proline rich proteins prps n.
Skip this Video
Loading SlideShow in 5 Seconds..
Proline -rich proteins (PRPs) PowerPoint Presentation
Download Presentation
Proline -rich proteins (PRPs)

Proline -rich proteins (PRPs)

324 Views Download Presentation
Download Presentation

Proline -rich proteins (PRPs)

- - - - - - - - - - - - - - - - - - - - - - - - - - - E N D - - - - - - - - - - - - - - - - - - - - - - - - - - -
Presentation Transcript

  1. Proline-rich proteins (PRPs) Nan Jiang

  2. Plant cell wall proteins • Structural proteins • Hydroxyproline-rich glycoproteins (HRGPs) • Proline-rich proteins (PRPs) • Research paper

  3. Plant cell wall proteins Structural proteins: the major part of cell wall proteins Functions: contribute to the cell wall strength control cell wall assembly, expansion, hydration, and permeability serve as possible nucleation sites for lignification and as sources of signaling molecules B. Other proteins: small amount, including: the enzymatic, lipid transfer, signaling, and defense proteins Structural proteins Based on the enrichment in specific amino acids and the presence of repeated sequence motifs, they can be classified into two groups: (1) the glycine-rich proteins (GRPs) (2) the hydroxyproline-rich glycoproteins (HRGPs)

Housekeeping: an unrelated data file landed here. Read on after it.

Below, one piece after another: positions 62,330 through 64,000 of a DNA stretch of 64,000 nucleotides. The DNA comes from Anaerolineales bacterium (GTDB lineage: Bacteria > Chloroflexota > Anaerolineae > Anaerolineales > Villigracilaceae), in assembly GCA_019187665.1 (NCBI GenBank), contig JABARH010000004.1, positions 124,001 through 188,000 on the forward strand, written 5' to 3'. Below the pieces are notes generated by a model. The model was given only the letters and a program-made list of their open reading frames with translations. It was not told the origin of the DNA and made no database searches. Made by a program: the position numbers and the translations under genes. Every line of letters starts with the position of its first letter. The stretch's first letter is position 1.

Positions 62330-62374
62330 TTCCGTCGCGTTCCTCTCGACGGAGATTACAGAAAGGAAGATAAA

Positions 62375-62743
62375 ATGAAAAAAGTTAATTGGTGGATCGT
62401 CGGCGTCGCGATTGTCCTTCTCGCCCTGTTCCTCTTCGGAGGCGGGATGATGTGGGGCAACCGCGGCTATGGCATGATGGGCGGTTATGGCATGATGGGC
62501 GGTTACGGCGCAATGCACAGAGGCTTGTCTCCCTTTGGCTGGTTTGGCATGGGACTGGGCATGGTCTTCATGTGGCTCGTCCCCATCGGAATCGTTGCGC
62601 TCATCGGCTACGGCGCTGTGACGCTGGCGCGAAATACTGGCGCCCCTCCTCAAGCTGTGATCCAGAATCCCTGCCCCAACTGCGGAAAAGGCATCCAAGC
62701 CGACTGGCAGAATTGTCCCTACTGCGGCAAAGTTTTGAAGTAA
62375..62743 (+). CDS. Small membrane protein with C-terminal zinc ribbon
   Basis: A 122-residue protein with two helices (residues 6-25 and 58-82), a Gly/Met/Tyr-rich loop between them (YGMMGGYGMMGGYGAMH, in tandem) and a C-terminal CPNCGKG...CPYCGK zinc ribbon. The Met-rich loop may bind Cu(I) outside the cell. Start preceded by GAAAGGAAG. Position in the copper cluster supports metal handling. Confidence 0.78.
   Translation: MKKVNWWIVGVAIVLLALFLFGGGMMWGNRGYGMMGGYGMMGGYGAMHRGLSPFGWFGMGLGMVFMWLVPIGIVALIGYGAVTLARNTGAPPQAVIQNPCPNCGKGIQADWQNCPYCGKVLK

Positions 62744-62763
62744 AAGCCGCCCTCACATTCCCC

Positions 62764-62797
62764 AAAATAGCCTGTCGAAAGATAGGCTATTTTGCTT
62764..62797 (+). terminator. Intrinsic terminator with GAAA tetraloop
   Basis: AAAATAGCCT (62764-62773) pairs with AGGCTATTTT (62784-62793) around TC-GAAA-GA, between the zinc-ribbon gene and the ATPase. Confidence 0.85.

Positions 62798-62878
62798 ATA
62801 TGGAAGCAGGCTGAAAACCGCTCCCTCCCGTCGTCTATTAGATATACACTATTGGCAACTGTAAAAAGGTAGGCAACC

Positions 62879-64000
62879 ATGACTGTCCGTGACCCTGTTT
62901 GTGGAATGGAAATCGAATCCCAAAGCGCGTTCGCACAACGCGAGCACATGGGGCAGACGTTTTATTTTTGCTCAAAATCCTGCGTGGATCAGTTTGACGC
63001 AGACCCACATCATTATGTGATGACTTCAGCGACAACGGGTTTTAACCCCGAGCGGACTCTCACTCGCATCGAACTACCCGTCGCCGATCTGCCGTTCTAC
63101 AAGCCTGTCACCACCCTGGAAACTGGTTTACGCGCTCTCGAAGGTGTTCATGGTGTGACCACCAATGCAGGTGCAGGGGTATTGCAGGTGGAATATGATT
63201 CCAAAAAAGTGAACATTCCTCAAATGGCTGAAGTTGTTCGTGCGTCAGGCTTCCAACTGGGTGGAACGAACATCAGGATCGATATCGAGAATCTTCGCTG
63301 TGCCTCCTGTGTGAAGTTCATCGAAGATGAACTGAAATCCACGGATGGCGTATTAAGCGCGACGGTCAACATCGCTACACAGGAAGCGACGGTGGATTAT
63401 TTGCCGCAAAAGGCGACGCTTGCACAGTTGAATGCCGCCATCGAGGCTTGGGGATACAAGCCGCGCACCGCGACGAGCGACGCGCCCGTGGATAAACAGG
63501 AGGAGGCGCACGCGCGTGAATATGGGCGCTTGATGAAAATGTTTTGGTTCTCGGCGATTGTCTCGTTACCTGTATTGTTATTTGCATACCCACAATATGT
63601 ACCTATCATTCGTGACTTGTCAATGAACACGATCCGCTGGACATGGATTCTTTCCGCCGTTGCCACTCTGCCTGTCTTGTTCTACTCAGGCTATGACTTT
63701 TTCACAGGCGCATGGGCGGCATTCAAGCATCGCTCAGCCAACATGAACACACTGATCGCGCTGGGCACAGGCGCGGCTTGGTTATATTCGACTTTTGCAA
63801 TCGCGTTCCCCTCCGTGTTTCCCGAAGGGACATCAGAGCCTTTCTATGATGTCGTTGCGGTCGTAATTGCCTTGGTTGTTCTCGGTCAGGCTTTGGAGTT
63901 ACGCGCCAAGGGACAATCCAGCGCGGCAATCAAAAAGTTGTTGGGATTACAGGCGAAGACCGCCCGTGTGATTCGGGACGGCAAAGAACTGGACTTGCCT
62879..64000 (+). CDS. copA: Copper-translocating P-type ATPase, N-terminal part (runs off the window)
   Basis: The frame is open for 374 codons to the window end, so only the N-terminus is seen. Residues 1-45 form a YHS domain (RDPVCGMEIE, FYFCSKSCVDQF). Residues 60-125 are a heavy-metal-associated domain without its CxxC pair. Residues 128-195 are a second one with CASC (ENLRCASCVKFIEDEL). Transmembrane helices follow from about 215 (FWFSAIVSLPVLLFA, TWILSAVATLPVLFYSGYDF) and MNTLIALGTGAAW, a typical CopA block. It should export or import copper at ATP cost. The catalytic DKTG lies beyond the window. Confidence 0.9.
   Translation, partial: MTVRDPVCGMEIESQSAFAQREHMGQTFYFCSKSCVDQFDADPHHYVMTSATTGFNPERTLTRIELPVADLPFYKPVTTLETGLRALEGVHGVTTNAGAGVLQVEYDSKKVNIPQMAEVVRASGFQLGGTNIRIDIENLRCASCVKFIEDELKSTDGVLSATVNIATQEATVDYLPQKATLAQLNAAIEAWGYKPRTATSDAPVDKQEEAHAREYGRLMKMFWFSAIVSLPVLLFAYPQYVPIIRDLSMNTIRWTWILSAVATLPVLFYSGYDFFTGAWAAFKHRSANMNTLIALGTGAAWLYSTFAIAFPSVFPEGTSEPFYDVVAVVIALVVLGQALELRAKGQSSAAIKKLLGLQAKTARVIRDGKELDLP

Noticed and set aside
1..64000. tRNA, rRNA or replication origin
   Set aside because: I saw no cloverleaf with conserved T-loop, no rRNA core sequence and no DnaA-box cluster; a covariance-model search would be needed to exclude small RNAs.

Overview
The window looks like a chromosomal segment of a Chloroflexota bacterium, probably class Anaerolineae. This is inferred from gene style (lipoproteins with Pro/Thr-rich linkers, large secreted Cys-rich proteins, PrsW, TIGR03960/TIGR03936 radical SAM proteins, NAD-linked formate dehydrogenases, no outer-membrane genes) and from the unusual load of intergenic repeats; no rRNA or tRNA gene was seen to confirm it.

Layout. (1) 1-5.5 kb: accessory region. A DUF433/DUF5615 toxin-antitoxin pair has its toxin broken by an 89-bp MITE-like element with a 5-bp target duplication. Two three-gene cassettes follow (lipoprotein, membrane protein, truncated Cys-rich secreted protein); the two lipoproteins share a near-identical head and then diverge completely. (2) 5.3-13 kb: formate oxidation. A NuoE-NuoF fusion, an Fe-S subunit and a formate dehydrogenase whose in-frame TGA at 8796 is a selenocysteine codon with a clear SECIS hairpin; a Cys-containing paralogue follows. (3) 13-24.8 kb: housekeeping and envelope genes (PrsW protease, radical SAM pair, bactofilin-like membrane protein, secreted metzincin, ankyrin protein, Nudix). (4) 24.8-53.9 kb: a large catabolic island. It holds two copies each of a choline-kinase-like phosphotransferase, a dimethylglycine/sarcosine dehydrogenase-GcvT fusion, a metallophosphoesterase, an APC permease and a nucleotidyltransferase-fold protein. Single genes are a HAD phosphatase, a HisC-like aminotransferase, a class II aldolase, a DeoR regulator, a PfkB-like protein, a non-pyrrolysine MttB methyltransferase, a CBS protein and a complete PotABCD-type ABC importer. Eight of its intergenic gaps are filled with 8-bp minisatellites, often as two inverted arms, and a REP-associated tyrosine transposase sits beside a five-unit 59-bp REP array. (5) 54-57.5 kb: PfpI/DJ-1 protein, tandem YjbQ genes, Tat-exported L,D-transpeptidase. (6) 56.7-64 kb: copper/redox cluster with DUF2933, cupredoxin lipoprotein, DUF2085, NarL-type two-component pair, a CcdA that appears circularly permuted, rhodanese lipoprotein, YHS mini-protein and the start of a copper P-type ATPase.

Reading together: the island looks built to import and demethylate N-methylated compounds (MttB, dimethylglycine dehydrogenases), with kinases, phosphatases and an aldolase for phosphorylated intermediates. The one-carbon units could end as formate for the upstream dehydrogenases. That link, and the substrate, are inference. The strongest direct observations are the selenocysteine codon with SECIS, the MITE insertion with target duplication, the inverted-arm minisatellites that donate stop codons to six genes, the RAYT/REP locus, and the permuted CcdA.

4. Hydroxyproline Hydroxyproline: formed within the endoplasmic reticulum through hydroxylation of proline by the enzyme prolylhydroxylase (PHD). Proline Hydroxyproline Succinate α-Ketoglutarate McDonough MA. (2006) Proc Natl Acad Sci U S A103(26):9814-9

  5. Hydroxyproline-rich glycoproteins (HRGPs) HRGPs: the major components of structural cell wall proteins. They all are glycosylated and contain hydroxyproline (Hyp).

  6. The structure of PRPs, Extensins, and AGPs PRPs Extensins Buchanan, Gruissem and Jones. (2000) Biochemistry & Molecular Biology of Plants, chapter 2 AGPs